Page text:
Afghan Boy Leads Coalition Forces to Weapons, Drug Cache
American Forces Press Service
BAGRAM AIR BASE, Afghanistan, Apr. 22, 2005 An Afghan boy whose father received treatment from a visiting U.S. military medical team last week turned a cache of ammunition and drugs over to coalition forces April 21.
The boy led Afghan National Army and coalition forces to a house in a village 10 kilometers away from Ghazni. The ANA approached the house's owner, who claimed he had no weapons inside. Afghan and coalition forces searched the dwelling and discovered a cache of 13 rocket-propelled grenades, a Russian-manufactured machine gun, a mortar round, several improvised-explosive-device components, plastic explosives, numerous rounds of ammunition and two bags of opium.
In addition to the munitions and drugs, a number of documents pertaining to Taliban operations were recovered.
"The fact that these insurgents would store these dangerous munitions and drugs so close to an area where children live and play only highlights that fact that they don't care who is hurt, or worse, killed, in their struggle against the people of Afghanistan," said Brig. Gen. James G. Champion, Combined Joint Task Force 76 deputy commanding general for operations.
Afghans account for more than 50 percent of all munitions turned into coalition forces and for more than 90 percent of all improvised explosive devices discovered, officials said.
"This is an excellent example of ordinary Afghan people standing up for themselves and their families to tell the insurgents, 'We're tired of living with terror and we're going to do something about it,'" Champion said.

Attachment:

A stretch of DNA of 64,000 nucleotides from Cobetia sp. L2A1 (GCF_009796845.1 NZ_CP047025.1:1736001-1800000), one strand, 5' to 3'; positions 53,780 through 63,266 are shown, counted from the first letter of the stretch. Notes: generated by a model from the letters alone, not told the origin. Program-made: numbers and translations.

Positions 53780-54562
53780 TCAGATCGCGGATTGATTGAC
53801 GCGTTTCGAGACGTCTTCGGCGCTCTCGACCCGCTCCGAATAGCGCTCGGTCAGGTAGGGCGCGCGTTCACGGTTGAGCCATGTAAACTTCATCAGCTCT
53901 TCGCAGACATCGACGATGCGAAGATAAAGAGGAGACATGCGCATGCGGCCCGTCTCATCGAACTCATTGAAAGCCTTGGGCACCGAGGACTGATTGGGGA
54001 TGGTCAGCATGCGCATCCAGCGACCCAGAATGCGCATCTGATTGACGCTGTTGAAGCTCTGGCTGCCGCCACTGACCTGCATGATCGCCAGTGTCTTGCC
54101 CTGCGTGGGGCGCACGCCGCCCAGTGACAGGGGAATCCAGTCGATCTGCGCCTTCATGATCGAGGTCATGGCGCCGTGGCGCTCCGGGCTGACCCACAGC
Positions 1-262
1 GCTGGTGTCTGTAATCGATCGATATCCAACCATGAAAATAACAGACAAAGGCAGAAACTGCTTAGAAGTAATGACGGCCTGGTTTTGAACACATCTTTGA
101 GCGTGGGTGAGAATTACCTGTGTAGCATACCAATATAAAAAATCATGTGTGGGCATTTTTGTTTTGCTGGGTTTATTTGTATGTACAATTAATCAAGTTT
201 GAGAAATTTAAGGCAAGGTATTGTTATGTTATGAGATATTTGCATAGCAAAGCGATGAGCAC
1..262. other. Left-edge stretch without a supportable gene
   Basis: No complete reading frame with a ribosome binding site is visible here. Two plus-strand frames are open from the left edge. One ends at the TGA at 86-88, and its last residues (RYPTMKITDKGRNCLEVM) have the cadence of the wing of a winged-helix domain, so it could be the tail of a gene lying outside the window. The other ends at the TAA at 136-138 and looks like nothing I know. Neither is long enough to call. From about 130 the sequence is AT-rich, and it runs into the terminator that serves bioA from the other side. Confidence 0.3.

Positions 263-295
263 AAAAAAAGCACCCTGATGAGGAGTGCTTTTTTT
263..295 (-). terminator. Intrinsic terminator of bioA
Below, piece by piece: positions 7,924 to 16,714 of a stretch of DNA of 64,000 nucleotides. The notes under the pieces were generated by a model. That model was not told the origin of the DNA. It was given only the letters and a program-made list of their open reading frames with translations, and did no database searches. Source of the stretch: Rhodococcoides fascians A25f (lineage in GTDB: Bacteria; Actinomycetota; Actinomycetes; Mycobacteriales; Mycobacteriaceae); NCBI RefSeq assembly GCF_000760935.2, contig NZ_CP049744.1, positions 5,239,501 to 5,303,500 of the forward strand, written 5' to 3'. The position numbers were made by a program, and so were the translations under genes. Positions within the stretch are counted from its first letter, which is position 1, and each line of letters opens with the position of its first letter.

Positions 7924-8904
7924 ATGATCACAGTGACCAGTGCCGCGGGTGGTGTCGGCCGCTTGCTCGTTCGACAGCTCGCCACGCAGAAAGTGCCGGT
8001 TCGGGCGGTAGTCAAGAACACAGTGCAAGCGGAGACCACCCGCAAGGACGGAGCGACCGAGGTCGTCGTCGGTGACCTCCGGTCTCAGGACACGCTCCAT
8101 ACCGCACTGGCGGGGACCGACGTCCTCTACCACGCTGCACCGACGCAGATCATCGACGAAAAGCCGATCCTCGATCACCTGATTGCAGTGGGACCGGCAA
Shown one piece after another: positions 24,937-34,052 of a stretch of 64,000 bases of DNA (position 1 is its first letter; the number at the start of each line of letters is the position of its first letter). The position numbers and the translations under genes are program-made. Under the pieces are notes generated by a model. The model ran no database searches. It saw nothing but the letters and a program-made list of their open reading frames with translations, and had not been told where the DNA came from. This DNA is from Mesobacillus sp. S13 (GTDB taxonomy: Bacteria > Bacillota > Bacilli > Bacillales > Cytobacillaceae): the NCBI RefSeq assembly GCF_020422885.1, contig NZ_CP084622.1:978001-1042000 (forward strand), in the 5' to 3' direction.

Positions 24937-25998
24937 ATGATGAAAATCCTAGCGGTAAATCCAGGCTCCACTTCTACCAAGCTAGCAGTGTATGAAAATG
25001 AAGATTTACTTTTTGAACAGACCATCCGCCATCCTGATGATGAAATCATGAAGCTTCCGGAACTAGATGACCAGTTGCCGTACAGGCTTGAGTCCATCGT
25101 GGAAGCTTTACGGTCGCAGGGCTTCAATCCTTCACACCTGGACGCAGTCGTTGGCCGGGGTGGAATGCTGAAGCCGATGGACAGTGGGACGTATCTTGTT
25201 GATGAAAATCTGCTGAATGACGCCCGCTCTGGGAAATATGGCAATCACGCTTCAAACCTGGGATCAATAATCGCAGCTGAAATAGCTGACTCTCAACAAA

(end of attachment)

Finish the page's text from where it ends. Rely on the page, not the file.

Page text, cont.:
"Events like this are happening more often across the country of Afghanistan as the Taliban loyalists and foreign fighters find they have less and less support from everyday Afghan citizens," he continued. "The fact that a child was able to come forward with this information only reinforces the message that what little support the insurgents once enjoyed in Afghanistan is slipping away more and more every day."
Medical assistance visits are conducted throughout many of the smaller villages of Afghanistan and typically treat a wide variety of illnesses and injuries ranging from amputation-related pain to follow-on burn treatment to cold and flu symptoms.
The explosive portions of the cache were taken to a nearby forward operating base for destruction. Afghan and coalition forces destroyed the drugs.
(From a Combined Forces Command Afghanistan press release.)